Matt Pais, @mattpais
RedEye movie critic
August 8, 2013
0.5 stars (out of four)
No one saw Pixar embarrass itself with "Cars 2" and said, "Not only do I want to see this sort of thing again, but please cast someone even less beloved than Larry the Cable Guy!"
Still, Disney originally planned "Planes," a spinoff of the "World of `Cars,' " as a straight-to-DVD release. For some reason ($$$) it now arrives in theaters, with the freshness of straight-to-laserdisc. Following in the tradition of virtually every family movie in recent memory, crop-dusting plane Dusty Crophopper (Dane Cook) longs to prove that, "maybe, just maybe, I can do more than what I was built for." Seriously, he really says that. This is as good a time as any to note that "Planes" comes from a writer and director of two different straight-to-DVD movies with Tinker Bell in the title.
Despite his fear of heights and questionable dimensions, Dusty wants to enter a race around the world, complaining that he's flown thousands of miles but has never been anywhere. (Viewers know this as Stationary Biker's Lament.) This sparks an endless stream of cheap characterizations, including the retired ol' war plane (Stacy Keach) and a competitor named El Chupacabra (Carlos Alazraqui) in the latest example of animated films using Mexican characters as zesty comic relief. Just because the plane is Hispanic doesn't mean his love interest (a French stereotype) needs to call him her quesadilla!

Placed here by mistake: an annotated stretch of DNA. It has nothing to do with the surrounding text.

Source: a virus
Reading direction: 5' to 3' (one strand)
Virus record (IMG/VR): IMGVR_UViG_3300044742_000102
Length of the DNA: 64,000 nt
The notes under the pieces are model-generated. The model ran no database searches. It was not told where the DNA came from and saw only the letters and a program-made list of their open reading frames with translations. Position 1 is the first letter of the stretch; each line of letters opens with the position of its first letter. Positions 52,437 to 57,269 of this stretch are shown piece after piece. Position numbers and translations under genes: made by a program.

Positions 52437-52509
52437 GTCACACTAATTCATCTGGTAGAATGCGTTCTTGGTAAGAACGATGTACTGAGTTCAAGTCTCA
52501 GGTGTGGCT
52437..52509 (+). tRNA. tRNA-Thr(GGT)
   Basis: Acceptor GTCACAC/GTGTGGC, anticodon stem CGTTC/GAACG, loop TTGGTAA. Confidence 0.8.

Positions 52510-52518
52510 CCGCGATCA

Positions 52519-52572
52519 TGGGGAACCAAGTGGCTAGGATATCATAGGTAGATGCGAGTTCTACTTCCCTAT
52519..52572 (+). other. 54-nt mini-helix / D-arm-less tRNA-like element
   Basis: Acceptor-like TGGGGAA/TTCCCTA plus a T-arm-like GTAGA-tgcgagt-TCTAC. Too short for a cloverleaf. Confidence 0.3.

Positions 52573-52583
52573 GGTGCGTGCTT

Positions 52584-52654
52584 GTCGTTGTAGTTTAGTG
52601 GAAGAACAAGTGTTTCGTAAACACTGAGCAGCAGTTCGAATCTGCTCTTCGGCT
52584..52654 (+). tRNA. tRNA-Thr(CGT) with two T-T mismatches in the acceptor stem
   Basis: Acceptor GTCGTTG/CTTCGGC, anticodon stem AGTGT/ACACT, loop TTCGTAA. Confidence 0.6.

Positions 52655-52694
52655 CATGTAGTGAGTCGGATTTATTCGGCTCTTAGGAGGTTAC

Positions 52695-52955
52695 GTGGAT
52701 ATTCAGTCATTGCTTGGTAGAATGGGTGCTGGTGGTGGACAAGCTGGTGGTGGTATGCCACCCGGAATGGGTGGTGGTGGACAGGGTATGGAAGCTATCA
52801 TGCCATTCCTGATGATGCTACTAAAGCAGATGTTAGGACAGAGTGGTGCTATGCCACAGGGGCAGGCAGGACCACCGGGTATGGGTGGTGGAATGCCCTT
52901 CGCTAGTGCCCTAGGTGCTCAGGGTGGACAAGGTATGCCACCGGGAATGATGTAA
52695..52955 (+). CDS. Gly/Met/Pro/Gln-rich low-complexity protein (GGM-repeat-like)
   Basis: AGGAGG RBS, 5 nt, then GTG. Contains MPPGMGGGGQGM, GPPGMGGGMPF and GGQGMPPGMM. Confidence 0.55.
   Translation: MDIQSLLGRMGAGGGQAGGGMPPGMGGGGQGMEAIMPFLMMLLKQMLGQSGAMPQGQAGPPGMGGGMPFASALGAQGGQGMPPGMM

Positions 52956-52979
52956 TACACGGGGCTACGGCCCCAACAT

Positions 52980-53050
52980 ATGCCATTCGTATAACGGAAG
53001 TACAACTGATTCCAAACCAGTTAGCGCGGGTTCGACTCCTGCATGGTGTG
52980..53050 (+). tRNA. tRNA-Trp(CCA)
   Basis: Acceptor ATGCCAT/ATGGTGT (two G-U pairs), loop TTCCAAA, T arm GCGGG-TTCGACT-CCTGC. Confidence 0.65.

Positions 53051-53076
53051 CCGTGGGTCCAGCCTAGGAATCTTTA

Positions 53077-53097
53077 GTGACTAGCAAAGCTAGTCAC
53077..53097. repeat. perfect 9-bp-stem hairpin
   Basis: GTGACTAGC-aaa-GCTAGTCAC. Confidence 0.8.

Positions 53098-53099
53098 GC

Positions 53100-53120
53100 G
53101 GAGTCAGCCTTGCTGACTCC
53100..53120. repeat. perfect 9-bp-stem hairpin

Let's not waste time discussing how little sense the movie's people-free world makes or bother wondering where baby planes come from. The offensively lazy "Planes" (whose sequel arrives next summer) contains no indication that it's meant to be enjoyed or thought about, only purchased. Comments like "Ladies and gentleplanes" and a ship called, I kid you not, the USS Dwight D. Flysenhower are what pass for jokes. Brent Musburger reprises his "Cars 2" role as announcer Brent Mustangburger. Worse, a film low on stakes and attention to the details of flying periodically dives toward crass, out-of-place acknowledgments of death.
Here's the part where some may say, "Who cares what you thought? It's a movie for kids." On my way out of the theater, an 11-year-old (I asked his age) commented on the film's stupidity. I rest my case.
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